Finally, it is worth noting John Jr.'s activity in the Pitts on the day of the crash is precisely the sort of extra-risk position the policy's exclusionary clause must have been intended to exclude. Although questions of intent in contract construction are generally for the jury, Fitzsimmons v. Best, 528 F.2d 692, 694 (7th Cir. 1976) (per curiam), Mrs. Keyser has raised no factual issue as to the intent of the parties, nor does she present any facts from which a trier of fact might infer John Jr.'s role on the flight was wholly and purposely passive. Indeed, every reasonable inference is otherwise. He sat in the rear — or "pilot's" — seat, which had the ignition switch, he was active on the radio, and the only suggestion as to the itinerary (to go to Racine) was his. Though the exclusionary clause might perhaps have been more specific or detailed, no triable issue of fact is raised by the briefs or affidavits as to the parties' intent.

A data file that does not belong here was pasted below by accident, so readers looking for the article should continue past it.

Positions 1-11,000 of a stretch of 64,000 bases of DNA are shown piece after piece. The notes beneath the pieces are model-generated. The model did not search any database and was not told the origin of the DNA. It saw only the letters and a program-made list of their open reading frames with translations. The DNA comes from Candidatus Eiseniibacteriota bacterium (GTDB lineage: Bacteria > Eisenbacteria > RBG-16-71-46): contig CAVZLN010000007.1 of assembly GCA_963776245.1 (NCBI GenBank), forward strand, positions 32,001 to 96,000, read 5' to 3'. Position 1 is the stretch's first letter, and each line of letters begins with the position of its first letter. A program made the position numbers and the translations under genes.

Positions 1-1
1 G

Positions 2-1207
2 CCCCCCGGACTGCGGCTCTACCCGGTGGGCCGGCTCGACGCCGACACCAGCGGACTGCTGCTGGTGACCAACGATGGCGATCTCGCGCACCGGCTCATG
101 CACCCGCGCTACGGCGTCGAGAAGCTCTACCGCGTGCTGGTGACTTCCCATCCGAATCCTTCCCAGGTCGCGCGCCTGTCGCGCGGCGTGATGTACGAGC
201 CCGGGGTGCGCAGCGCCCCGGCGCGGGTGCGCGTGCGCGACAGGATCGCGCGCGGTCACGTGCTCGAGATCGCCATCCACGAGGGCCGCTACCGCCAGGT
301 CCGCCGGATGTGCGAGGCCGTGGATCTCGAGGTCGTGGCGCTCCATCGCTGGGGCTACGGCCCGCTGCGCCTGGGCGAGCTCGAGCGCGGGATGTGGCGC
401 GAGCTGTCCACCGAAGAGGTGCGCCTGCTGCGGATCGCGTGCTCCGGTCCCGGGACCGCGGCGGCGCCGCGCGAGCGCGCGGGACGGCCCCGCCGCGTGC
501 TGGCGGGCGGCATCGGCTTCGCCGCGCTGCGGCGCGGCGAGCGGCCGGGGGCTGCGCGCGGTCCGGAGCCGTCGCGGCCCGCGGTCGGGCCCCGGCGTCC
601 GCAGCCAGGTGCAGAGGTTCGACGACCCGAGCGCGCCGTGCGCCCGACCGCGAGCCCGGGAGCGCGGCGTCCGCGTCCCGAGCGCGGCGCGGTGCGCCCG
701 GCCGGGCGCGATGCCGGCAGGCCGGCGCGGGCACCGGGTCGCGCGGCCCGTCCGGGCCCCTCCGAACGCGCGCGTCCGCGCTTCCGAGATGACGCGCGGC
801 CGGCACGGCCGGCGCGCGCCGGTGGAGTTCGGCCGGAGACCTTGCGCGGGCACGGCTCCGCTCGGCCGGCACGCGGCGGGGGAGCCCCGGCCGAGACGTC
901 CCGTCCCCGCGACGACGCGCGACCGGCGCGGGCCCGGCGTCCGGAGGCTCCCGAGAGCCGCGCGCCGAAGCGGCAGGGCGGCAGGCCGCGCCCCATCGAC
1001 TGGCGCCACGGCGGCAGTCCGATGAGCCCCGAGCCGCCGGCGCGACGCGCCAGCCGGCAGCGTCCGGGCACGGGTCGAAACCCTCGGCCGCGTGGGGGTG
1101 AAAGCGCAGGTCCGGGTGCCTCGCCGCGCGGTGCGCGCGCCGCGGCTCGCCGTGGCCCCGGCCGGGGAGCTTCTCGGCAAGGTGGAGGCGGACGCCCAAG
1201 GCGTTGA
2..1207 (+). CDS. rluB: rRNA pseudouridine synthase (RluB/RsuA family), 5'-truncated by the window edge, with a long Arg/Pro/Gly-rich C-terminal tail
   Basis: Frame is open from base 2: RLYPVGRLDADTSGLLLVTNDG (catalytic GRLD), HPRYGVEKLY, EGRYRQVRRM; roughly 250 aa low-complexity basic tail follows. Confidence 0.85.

Mrs. Keyser's motion for summary judgment is denied. Even on Mrs. Keyser's own impermissibly narrow approach, addressing only the "pilot" question as of the time of impact (and ignoring entirely the policy's "member of the crew" language), there is at least a material issue of fact on that score.

When the entire exclusionary clause and its fair meaning are taken into account, any material fact issue vanishes. Though there are some factual uncertainties, they are not "outcome-determinative," Big O, 741 F.2d at 163. As a matter of law John Jr. was either "a pilot" or a "member of the crew" of the Pitts airplane during its fatal flight, so that the policy's exclusionary clause bars coverage. There is thus no genuine issue of material fact, and Connecticut General is entitled to a judgment as a matter of law. This action is dismissed with prejudice.